2017 EVIDENCE (35'), splitscreen, HD digital video (*) ▶
2016 Smoke (45’), HD digital video ▶
2016 The New Dress (21’20”), (*), HD digital video ▶
2015 The Double (21’20”), (*), HD digital video ▶
2014 “Geef me zeep. Geef me een handdoek.” (67’30”), (*), HD digital video ▶
2014 Voice-Over (21’20”), HD digital video ▶
2012 After the Battle (75’), (*), HD digital video ▶
2011 War is Over (29’), (*), HD digital video
2010 Jack (9’), HD digital video ▶
2009 Pressure (40’), (*), HD digital video ▶
2009 The Video Message (4’30”), HD digital video ▶
2009 The Scrap-Iron Age (42’30”), (*), HD digital video
2008 Phantom (7’07”), (*), HD digital video ▶
2008 And the Trumpet Shall Sound (45’), (*), HD digital video ▶
2008 Dance, Dance, Dead (9’30’), HD digital video ▶
2007 The Gift (11’), digital video
2007 Owner of the Voyage (16’) (*), digital video ▶
2006 Winter Prayers (53’40”) (*), HD digital video ▶
2005 Beginnings (18’42”), digital video
2005 Propeller (43’53”), digital video ▶
2004 The New Forest (80’37”) (*), digital video ▶
2003 Jac & Jeri, 2003 (12’) (*), digital video
2002 Pupís (17’) (*), digital video
2002 The Bishop & The Doctor (32’), splitscreen, (*), digital video
2001 us/them (105’), (*), digital video
1998 Bombay Rushes [trilogy] (90’), with Tiong Ang, digital video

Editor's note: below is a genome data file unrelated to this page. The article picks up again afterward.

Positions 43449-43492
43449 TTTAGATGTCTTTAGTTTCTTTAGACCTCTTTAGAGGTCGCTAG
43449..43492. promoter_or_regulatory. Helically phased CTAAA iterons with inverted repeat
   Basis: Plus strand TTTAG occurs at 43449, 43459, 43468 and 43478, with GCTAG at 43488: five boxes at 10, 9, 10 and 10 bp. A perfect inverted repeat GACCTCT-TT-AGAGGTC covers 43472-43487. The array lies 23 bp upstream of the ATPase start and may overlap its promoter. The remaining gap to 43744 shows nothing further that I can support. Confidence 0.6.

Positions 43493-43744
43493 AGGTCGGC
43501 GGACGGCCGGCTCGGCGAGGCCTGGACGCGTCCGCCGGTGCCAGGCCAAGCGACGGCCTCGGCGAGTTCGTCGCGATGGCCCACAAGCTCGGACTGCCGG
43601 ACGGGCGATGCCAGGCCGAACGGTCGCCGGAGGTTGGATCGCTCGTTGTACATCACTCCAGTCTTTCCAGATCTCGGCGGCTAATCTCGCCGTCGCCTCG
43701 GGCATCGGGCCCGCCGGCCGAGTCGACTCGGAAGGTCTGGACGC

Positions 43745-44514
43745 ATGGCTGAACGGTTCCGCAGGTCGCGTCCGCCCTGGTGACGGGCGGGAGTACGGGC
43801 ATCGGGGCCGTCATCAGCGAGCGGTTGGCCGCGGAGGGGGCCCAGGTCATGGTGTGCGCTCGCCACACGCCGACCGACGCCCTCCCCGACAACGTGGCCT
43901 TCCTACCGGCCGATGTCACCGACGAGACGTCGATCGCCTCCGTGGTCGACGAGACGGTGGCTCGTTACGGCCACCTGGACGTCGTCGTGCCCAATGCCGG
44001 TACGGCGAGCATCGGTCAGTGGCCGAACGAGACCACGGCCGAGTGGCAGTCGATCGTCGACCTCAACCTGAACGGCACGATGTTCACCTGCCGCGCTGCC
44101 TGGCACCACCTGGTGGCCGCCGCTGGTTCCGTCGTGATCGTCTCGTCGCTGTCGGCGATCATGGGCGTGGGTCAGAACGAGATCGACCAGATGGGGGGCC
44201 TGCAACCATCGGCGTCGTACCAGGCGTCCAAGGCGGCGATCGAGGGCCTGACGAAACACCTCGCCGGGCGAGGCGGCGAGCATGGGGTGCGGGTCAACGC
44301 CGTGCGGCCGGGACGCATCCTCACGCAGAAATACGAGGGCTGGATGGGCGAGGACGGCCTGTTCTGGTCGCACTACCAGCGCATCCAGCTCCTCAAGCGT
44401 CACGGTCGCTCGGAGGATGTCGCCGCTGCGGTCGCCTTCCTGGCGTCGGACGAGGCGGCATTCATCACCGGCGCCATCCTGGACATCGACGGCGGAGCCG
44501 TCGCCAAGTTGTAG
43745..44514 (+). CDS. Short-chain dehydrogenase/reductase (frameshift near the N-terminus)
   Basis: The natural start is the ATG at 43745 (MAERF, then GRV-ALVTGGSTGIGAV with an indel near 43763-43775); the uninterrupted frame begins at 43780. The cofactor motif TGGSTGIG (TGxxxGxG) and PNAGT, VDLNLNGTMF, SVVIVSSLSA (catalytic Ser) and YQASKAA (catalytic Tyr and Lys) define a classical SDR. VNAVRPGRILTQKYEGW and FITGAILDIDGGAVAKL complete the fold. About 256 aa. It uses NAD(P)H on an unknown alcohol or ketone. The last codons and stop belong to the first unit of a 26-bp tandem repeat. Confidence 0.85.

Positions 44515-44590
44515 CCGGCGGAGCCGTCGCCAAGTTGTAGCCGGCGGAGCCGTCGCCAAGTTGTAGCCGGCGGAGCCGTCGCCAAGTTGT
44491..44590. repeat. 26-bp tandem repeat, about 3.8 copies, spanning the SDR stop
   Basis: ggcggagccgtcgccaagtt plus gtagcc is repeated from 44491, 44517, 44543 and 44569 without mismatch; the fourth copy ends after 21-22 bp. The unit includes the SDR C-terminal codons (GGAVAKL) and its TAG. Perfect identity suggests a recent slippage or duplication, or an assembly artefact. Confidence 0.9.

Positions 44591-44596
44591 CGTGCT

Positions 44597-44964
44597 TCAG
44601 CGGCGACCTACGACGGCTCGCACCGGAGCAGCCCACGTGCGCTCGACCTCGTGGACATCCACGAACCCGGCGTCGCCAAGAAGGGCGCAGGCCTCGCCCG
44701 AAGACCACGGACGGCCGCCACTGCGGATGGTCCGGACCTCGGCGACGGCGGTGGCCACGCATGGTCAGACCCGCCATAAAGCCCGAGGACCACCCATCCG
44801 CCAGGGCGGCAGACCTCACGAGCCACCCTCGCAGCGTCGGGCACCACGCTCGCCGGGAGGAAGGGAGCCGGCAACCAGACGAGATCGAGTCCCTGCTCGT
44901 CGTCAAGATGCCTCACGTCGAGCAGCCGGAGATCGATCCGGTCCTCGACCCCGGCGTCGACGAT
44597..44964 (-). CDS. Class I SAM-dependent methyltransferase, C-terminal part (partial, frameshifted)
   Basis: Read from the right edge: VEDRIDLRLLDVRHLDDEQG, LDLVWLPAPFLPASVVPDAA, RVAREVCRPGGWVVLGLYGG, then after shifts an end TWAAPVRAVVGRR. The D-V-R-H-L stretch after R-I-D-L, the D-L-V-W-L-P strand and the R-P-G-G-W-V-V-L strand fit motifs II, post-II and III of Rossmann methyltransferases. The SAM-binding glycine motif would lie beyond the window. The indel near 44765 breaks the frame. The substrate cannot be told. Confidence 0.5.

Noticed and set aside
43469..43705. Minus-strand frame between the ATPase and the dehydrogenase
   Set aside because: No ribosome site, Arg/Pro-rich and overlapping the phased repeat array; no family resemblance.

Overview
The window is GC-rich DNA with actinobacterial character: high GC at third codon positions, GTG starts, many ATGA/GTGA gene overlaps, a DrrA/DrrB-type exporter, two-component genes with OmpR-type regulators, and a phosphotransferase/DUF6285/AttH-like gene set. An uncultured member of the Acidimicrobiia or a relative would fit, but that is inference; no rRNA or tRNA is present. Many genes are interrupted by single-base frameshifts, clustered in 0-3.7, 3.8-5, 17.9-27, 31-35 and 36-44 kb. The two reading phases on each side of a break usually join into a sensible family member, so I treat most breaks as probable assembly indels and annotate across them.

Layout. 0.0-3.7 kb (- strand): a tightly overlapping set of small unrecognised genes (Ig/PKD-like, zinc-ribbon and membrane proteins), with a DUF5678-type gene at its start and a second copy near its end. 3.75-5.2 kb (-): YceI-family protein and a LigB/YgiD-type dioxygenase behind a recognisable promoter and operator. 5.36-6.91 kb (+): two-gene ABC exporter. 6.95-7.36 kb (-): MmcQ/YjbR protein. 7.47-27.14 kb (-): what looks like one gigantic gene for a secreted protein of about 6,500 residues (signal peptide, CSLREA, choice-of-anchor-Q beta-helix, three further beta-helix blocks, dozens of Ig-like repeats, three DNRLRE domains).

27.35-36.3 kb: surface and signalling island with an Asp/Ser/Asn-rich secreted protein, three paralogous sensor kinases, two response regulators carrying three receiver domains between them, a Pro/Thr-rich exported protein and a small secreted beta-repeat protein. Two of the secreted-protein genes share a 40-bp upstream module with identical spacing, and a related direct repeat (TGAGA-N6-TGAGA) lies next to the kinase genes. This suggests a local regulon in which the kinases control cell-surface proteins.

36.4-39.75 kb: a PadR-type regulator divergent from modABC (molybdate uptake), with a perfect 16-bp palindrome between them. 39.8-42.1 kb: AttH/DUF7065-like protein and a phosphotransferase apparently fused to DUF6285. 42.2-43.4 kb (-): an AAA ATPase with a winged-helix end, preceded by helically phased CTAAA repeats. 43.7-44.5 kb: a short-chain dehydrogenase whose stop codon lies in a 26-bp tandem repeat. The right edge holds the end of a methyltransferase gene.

1998 Bombay Taxi Girl (9’), digital video ▶
1997 School Pictures I (38’) / II (40’) / III (39’), with Tiong Ang, digital video
(*) = in collaboration with Jan Dietvorst
▶ = watch video online
Evidence is a double projection that is composed of scenes from existing films and new fragments. The ranking is without causal and narrative connection. The method is that of the collage: an assembly of similar elements that evokes the sensation of immediacy and simultaneity. With, among other things, recordings from the province of Papua Indonesia, Bombay, India and Romagne-sous-Montfaucon in Northern France.
As a young boy Adam Ndo became blind in the rainforest of Papua. In 2010 he gets a long wished eye surgery in Germany.
The New Dress
A portrait of Sister Majella Hoppenbrouwers who worked from 1956 to 1961 with the Asmat Papuans in the former Dutch New Guinea.
A painstakingly realistic sculpture of a middle-aged man is made in a workshop. While his exterior is fabricated, a voice-over spoken by people who knew him breathes life into him.
2017 Team Work Award, 30th Stuttgarter Filmwinter -Festival for Expanded Media- Wand 5, (*) Stuttgart, DE
2016 Nomination Tiger Shorts Award, 45th International Film Festival Rotterdam, NL
“Geef me zeep. Geef me een handdoek.”
("Give me soap. Give me a towel." Dutch spoken, no English subtitles)
For thirty years Piet van Mensvoort was active as a missionary with Papuans in former Dutch New Guinea. He tells how his belief has changed under the influence of local conditions, and how the Christian charity based activity was seen by the population. This portrait is largely beyond the stereotypical judgments that are usually applied to these anonymous benefactors.
In the tropical rainforest Papuans make a large traditional wooden state to commemorate their recently deceased relative Omomá.
The filmmaker, who has known this man as a very good friend, follows this ritual up close. Simultaneoulsy, elsewhere he faces a harsh business reality in which he has to stand his own just by himself.
2016 European Competition, Go Short – 8th International Short Film Festival Nijmegen, NL
2015 Nomination Tiger Shorts Award, 44th International Film Festival Rotterdam, NL
After the Battle